• Asia – MSCIAC Pacific (ex-Japan) was up 40% in US Dollar terms.


  • Emerging Markets – MSCI Emerging Market benchmark increased by 37%


  • MSCI Europe indices gained 25%


  • UK Markets


Housebuilders were amongst the best performing sector in the FTSE 100 in 2017 – Persimmon’s share price increased by 57%.


Centrica suffered a 40% reduction, with BT group WPP not far behind, as companies reduced investment in marketing and the sector faces a challenge to gather income.


Weaker Sterling has supported the main UK market, although this story becomes a little weaker, when the performance of the FTSE 250 is considered, as income from overseas is less prevalent.


The battle with the balance of asset classes continues… personally, I feel that investors who are ‘anchored’ to high ‘risk asset’ returns are ‘likely’ to suffer from bumps in the road in due course, which is why cash, bonds, property and equities should be held within all investment programmes.  We are looking at quality, ‘contract based’ structured products to add to the diversification of clients’ assets in relation to the advice we provide, so an underpin of protection is further considered while a return can be targeted; based upon the needs of the investor and the risk an investor is prepared to take.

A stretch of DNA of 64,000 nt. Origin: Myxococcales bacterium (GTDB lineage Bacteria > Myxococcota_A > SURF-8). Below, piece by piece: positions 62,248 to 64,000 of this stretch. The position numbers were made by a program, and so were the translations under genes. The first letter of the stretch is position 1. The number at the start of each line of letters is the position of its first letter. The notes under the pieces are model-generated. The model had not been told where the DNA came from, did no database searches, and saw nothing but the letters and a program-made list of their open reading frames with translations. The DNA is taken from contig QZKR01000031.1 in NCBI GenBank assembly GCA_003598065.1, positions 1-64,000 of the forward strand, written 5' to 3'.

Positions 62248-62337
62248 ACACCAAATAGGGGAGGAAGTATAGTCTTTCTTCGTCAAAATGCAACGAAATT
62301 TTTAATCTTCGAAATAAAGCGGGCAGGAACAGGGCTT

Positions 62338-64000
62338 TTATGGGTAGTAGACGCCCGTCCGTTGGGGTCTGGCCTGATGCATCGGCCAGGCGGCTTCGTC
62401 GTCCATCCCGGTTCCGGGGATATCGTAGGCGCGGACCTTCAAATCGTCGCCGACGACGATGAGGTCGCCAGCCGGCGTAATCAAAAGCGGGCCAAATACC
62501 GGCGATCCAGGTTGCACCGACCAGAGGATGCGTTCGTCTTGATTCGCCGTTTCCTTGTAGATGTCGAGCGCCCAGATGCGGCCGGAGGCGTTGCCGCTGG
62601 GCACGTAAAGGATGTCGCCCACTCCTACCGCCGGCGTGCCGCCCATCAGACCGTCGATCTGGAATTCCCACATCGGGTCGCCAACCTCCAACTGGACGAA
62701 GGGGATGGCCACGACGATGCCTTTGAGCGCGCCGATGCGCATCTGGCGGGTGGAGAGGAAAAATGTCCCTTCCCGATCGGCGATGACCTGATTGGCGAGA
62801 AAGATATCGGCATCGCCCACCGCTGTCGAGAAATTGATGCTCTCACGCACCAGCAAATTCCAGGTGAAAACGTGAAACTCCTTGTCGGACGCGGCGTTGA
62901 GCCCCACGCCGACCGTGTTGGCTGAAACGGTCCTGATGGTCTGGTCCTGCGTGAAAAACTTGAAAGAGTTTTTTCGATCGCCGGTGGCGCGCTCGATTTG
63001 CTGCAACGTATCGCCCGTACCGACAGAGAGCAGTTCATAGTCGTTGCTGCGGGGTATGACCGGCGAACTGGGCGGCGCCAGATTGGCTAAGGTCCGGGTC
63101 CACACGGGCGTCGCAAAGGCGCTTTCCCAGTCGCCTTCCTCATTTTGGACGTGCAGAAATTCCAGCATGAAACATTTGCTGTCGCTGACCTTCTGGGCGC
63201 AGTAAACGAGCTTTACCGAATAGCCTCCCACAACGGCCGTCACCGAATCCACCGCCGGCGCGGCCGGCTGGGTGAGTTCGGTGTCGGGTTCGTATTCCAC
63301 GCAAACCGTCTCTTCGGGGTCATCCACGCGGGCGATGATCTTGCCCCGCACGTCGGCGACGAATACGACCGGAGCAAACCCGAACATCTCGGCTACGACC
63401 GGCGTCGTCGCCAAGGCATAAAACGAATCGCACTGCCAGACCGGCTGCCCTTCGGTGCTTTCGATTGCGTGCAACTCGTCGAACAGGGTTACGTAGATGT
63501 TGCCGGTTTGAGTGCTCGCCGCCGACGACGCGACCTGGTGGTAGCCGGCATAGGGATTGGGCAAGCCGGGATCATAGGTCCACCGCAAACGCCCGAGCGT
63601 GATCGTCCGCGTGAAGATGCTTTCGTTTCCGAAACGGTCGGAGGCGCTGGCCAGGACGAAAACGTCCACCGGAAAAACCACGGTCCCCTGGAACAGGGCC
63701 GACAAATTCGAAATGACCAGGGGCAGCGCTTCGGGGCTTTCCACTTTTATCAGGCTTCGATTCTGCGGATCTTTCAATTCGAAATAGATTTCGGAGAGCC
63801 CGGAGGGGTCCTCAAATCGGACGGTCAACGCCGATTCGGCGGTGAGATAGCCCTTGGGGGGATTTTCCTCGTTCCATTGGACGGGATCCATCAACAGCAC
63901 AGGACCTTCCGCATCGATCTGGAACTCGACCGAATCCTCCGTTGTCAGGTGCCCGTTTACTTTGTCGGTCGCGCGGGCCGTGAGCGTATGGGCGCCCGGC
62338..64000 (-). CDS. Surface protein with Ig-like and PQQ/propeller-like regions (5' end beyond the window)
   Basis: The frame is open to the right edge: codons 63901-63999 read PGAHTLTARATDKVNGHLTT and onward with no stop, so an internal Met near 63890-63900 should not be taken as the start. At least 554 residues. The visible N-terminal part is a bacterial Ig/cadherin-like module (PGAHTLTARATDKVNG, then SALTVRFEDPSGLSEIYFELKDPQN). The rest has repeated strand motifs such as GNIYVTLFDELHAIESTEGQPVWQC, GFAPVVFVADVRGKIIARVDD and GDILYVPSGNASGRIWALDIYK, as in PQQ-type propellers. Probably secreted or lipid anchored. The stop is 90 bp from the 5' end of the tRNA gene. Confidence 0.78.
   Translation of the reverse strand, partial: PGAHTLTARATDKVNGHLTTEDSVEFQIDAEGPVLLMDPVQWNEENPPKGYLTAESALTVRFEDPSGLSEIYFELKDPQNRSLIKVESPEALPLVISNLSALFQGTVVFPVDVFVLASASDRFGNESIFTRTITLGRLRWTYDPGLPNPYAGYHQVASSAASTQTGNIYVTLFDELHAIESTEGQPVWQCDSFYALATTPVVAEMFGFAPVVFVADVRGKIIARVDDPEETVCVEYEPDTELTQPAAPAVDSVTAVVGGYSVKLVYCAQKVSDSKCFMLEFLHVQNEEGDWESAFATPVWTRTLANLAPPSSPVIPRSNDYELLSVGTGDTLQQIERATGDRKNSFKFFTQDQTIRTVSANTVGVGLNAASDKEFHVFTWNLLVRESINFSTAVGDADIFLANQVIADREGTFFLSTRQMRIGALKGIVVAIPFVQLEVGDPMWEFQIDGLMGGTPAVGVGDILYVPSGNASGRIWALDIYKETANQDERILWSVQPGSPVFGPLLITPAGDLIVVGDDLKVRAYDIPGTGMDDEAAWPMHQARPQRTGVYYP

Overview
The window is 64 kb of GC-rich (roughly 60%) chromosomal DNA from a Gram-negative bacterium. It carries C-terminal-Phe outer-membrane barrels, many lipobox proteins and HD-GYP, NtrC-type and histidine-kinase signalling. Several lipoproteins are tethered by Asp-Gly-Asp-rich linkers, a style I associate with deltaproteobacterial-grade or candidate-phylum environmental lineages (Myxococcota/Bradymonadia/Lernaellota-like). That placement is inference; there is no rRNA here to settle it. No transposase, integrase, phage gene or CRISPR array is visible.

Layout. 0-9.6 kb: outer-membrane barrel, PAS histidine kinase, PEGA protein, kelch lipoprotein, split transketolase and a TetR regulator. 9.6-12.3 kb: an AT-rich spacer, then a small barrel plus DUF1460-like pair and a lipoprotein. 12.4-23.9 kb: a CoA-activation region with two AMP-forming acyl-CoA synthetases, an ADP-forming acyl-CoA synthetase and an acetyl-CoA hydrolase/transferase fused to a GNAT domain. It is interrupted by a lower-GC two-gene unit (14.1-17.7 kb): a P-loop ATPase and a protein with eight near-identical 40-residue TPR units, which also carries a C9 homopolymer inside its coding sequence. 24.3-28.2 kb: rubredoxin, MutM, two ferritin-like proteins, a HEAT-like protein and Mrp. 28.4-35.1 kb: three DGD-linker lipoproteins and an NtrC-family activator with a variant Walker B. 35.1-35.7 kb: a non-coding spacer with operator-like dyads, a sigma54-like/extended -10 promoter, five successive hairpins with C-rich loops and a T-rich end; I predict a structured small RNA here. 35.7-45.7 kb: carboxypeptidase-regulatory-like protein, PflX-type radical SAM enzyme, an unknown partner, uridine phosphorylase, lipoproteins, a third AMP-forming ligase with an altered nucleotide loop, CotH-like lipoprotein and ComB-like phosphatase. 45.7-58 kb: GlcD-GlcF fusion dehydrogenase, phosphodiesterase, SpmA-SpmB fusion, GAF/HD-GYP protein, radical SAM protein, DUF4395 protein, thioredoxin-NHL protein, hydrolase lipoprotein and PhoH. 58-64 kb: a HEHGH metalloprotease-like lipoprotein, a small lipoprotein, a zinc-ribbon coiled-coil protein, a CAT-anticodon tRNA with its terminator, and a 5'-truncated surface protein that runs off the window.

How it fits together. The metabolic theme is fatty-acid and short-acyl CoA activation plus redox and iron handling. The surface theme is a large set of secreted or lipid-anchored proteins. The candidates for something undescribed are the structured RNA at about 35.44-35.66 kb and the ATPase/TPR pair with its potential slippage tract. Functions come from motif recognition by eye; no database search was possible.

• New financial regulation rules MiFID II and the PRIIPs implementation


MiFID II commences on 3 January 2018.  An upgrade of the European Union’s – ‘Markets in Financial Instruments (MiFID) Directive, which was originally introduced to establish a single market for investment services and activities.


MiFID II impacts product distribution across all European countries, whatever the products’ origin is.  Essentially, the regulations have been further evolved to enhance investor protection, increasing transparency across EU financial markets, increasing competition across EU financial markets and to improve transparency on costs of funds and trading.


We have been working behind the scenes to ensure we are ready for the new regulations and are pleased to confirm that all of our documentation reflects the updated regulations.


What MiFID II means in practice to you, our consumer;


  • Investment reporting will be provided by the platform or DFM provider on a quarterly basis, rather than 6 months.  We would urge you to register for electronic reporting if you have not already done so so that tree felling is kept to a minimum and you can receive all reporting history in an easy to understand format electronically.  If you require help with online access and reporting please contact us so we can help.